Some of the proceeds will also go towards my daughter s university fees.

Genuine: Two independent maritime experts have verified the flag s authenticity, which is expected to fetch a six-figure sum when it goes to auction in March

The two other Trafalgar Union flags that exist are the one that flew on HMS Minotaur and is held by the National Maritime Museum at Greenwich and one from HMS Spartiate that sold for almost 400,000 in 2009.

The Leviathan flag has been verified by two independent maritime specialists.

It is being sold by Norfolk-based Holt s Auctioneers who have given it a pre-sale estimate of 30,000 to 50,000 but they expect it sell for a six-figure sum.

Roland Elworthy, of Holt s, said: I feel humble and honoured handling this item because I have no doubts of its provenance.

A great deal of research coupled with the opinion of independent specialists indicates that we have a genuine Trafalgar Union Flag. That makes it terribly rare.

The navy stopped flying Union Jacks from the jackstaff on the bow about 50 years before Trafalgar but Nelson ordered the ships to fly from the foremast during the battle to aid instant recognition and avoid friendly fire.

HMS Leviathan: The ship fought in the battle for more than three hours, but only suffered the deaths of four crew and 22 wounded. After the battle, HMS Leviathan was converted to a prison for 28 years

It is definitely after 1801 because the design of the Union flag changed at that time and very loose woven wool is correct to the period and hand stitched.

Some of the holes are from mothballs but some were caused by musket holes and some are from bits of wood splinter.

Leviathan escaped quite intact but lost most of her rigging in the battle.

The flag has enormous historic value and I anticipate great interest in it.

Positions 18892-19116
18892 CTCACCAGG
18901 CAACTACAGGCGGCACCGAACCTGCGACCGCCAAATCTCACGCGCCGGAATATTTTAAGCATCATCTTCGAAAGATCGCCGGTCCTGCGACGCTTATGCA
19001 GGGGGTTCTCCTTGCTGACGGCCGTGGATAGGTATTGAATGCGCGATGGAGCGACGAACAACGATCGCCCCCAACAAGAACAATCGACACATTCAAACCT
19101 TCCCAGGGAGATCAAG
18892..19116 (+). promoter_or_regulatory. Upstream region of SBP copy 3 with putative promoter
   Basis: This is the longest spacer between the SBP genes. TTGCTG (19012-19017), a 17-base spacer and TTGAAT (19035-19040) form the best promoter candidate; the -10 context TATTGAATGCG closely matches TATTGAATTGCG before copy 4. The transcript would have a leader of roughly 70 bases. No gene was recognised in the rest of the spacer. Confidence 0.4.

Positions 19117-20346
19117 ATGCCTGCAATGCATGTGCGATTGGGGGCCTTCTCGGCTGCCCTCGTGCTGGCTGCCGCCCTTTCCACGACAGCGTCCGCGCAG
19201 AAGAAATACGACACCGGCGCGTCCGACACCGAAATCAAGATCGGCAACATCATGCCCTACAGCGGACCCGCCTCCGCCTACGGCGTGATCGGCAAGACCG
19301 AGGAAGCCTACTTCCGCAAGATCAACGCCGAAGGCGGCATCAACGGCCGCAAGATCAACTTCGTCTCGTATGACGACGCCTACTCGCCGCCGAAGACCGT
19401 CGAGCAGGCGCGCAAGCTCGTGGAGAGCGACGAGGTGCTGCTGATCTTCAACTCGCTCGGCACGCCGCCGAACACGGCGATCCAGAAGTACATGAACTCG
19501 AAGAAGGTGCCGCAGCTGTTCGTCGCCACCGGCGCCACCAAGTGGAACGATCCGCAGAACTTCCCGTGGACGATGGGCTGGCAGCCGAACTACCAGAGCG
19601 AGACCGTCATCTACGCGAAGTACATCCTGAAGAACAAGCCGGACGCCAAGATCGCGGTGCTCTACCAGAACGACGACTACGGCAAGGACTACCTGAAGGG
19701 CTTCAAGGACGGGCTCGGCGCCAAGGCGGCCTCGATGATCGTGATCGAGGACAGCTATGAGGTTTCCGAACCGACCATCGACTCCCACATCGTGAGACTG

Leviathan was the forth ship in Nelson s column and by the time she passed through the enemy line at 1pm she had to search for a ship to engage. Capt Bayntun took on the Spanish ship San Augustin which was boarded and captured.

Leviathan was engaged in battle for over three hours but only had four crew killed and 22 wounded. All three masts were badly damaged and a large section of rigging was shredded.

After Trafalgar the ship was converted to a prison for 28 years and then used as target practice for Royal Navy ships at Portsmouth before she was broken up for firewood in 1848.

The flag will be sold next March.


Hero: Admiral Lord Nelson led one of Britain s greatest naval battles and defended the country from the serious security threat posed by Napoleon Bonaparte

Fought on 21st October 1805, the Battle of Trafalgar is one of history s most epic sea clashes.

Not only did it see Britain eliminate the most serious threat to security in 200 years, but it also saw the death of British naval hero Admiral Lord Nelson.

This was not before his high-risk, but acutely brave strategy won arguably the most decisive victory in the Napoleonic wars.

Nelson s triumph gave Britain control of the seas and laid the foundation for Britain s global power for more than a century.